## Python and Rutherford Scattering

Hello everyone

I have been supplied with this eqn

$$n=\frac{Nat}{16r^2}(\frac{2Ze^2}{4\pi\epsilon_0E_K})^2cosec^4(\frac{\ph i}{2})$$

for Rutherford scattering.

$$N$$ is the number of alpha particles incident on a unit area of foil

$$t$$ is the thickness of the foil

$$a$$ is the number of atoms per unit volume within the foil

$$r$$ is the distance of the detector away from the collision

$$Z$$ is obviously the atomic number of the foil's material

and $$E_k$$ is the kinetic energy of the incident alpha particles

I need to use python to plot a graph of number of counts 'n' versus the scattering angle phi. To do this I need to create a GUI with entry fields for some of the above variables. This bit is not the problem.
The problem is so far I cannot get the eqn to give a useful plot.These figures are not based on an actual experiment which I have had to carry out. These are all theoretical values for the purpose of the computer program.
Could anyone suggest reasonable values for the above variables. Z is not necessary as I'm using 79 (gold). For example I've no idea how many atoms per unit volume there would be in a sheet of foil prepared for one of these experiments. Then if these reasonable values don't plot well either I will know that it is my code that needs looking at (which I'm sure is fine at the mo).
Any help would be greatly...greatly appreciated.

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Recognitions:
 Quote by maximus123 For example I've no idea how many atoms per unit volume there would be in a sheet of foil prepared for one of these experiments.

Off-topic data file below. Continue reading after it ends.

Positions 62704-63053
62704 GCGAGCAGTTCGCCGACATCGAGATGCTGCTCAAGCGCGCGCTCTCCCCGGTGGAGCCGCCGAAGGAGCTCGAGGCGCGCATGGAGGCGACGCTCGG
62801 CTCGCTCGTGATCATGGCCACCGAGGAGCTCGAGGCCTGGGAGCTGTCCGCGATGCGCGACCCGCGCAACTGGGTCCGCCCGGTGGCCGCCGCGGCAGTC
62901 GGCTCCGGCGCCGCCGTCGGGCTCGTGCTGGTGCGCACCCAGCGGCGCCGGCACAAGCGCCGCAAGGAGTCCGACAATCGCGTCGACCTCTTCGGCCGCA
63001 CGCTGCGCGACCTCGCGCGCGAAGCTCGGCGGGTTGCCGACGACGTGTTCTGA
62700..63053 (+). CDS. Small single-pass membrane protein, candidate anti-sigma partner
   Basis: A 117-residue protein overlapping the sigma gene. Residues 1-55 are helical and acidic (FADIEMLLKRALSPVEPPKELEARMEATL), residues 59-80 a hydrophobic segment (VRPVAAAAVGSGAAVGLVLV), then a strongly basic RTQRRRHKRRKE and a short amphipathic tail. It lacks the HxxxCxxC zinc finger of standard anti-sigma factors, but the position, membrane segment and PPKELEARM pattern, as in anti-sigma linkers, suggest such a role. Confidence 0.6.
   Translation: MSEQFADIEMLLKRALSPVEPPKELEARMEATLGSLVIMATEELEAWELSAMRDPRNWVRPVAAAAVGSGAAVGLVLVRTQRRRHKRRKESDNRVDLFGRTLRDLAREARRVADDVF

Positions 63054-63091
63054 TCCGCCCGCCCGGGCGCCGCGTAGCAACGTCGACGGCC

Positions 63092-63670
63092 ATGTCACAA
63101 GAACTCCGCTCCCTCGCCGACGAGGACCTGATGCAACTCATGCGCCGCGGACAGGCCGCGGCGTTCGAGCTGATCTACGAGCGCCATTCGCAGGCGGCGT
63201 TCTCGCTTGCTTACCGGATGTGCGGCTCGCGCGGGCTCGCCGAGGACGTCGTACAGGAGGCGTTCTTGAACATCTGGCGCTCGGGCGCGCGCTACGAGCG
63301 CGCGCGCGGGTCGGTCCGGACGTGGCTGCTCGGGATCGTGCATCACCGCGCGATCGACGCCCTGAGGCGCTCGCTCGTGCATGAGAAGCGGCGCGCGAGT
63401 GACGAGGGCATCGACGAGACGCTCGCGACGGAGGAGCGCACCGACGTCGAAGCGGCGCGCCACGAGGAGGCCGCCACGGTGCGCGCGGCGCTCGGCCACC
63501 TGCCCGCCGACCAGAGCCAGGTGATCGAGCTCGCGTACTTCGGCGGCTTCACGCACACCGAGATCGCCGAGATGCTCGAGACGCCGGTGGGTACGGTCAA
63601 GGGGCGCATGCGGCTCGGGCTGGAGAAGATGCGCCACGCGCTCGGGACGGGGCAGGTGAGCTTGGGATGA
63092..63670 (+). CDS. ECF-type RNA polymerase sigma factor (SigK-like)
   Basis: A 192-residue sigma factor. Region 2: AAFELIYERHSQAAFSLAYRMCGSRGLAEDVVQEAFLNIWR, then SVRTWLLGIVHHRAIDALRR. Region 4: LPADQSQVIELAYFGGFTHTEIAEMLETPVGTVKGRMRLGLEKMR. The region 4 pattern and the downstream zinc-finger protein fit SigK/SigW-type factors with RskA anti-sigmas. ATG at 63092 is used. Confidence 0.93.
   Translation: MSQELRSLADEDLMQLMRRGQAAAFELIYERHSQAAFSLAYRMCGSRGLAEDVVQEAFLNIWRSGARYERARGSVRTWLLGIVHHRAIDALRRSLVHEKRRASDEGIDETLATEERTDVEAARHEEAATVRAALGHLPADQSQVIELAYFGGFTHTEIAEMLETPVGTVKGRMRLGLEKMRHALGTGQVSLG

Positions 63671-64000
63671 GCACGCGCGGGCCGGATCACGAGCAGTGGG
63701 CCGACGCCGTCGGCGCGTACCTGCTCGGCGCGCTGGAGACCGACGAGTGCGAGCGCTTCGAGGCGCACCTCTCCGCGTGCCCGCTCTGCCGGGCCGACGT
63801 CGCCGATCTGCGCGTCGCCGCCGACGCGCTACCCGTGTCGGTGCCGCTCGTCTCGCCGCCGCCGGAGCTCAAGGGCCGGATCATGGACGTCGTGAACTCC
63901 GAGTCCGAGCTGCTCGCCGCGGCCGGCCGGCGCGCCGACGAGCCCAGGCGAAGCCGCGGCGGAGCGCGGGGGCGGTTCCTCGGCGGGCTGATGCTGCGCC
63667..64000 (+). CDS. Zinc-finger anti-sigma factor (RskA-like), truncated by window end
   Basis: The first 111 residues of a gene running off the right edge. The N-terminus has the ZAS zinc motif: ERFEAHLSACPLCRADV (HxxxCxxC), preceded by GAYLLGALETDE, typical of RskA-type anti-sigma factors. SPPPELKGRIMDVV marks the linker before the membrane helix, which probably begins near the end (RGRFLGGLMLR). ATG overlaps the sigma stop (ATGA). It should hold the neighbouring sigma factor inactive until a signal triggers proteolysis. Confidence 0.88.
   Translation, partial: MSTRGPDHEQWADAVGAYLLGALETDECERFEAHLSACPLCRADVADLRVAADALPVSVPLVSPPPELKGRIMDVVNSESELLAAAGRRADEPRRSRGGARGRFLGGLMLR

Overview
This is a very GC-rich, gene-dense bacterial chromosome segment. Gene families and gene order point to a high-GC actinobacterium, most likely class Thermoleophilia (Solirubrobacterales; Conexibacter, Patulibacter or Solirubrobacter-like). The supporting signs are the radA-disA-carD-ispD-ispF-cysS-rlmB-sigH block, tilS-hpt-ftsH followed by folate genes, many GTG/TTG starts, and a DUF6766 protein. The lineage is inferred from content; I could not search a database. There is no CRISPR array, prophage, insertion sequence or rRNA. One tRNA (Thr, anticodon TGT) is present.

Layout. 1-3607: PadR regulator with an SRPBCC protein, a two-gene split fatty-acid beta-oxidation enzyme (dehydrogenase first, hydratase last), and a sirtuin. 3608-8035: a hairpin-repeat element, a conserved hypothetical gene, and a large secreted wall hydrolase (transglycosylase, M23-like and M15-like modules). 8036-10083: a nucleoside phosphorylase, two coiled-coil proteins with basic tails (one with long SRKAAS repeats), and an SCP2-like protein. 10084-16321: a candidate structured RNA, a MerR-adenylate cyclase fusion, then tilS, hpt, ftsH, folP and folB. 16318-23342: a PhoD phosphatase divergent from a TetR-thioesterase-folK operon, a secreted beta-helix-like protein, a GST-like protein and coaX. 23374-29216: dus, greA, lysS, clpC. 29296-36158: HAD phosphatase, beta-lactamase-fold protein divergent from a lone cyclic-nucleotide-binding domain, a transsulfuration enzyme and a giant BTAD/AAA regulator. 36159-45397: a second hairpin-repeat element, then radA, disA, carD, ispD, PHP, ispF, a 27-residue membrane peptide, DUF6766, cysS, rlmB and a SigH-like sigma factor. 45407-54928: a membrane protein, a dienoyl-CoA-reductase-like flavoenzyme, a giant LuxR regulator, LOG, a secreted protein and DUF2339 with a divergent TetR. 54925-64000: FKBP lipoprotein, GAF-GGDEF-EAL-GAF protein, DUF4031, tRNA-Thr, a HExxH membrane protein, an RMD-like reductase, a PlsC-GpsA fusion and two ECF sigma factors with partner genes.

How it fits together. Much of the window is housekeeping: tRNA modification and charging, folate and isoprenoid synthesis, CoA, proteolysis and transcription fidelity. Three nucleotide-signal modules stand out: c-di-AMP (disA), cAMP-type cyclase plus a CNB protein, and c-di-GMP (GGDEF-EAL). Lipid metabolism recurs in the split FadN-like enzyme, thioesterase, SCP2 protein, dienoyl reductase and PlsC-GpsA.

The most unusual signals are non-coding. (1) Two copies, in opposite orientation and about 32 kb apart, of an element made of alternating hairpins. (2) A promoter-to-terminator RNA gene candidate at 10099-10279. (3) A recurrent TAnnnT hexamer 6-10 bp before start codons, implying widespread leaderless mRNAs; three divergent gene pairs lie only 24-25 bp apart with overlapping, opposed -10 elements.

You can work that out easily enough from the density and the atomic mass. The atomic mass is 197 grams per mole, and the density is approx 19.3 grams per cm^3.

So there are 6.02E23/197 atoms per gram, and therefore 6.02E23/197*19.3 atoms per cm^3. This comes to about 5.9E22 by my quick calculation.

Recognitions:
 Quote by maximus123 The problem is so far I cannot get the eqn to give a useful plot.These figures are not based on an actual experiment which I have had to carry out. These are all theoretical values for the purpose of the computer program.
Well all of those constants essentially just boil down to a scaling factor for the cosec(theta/2) term anyway. So they are in effect irrelevant to the actual shape of the plot.

My problem with that equation is that the density of strikes goes to infinity as theta goes to zero, which doesn't seem right. Unless it is an approximation that is only valid over a limited range of theta perhaps. Do you have any more information on the origins of that formula?

## Python and Rutherford Scattering

like uart said, the basic shape of the plot is not going to change if all you are doing is plotting phi vs n.

here is what it looks like using Wolfram.

 Thanks a lot uart. Not sure how my department has come up with the equation, tis probably some approximation for the purposes of the python exercise we have to do. You're right about the division by zero, I've had to make sure my range of angles does not include zero (which is stupid because most angles in this experiment would be zero) Any way I achieved my plot, an exponentially decaying curve. Thanks again.

Mentor
 Quote by maximus123 Thanks a lot uart. Not sure how my department has come up with the equation, tis probably some approximation for the purposes of the python exercise we have to do.
It looks like a standard Rutherford scattering formula that you can find in textbooks and on Wikipedia. The result n is probably the number of scattered particles per m2 of detector area. It assumes point-like projectiles (alpha particles) and targets (nuclei).

 Tags python, rutherford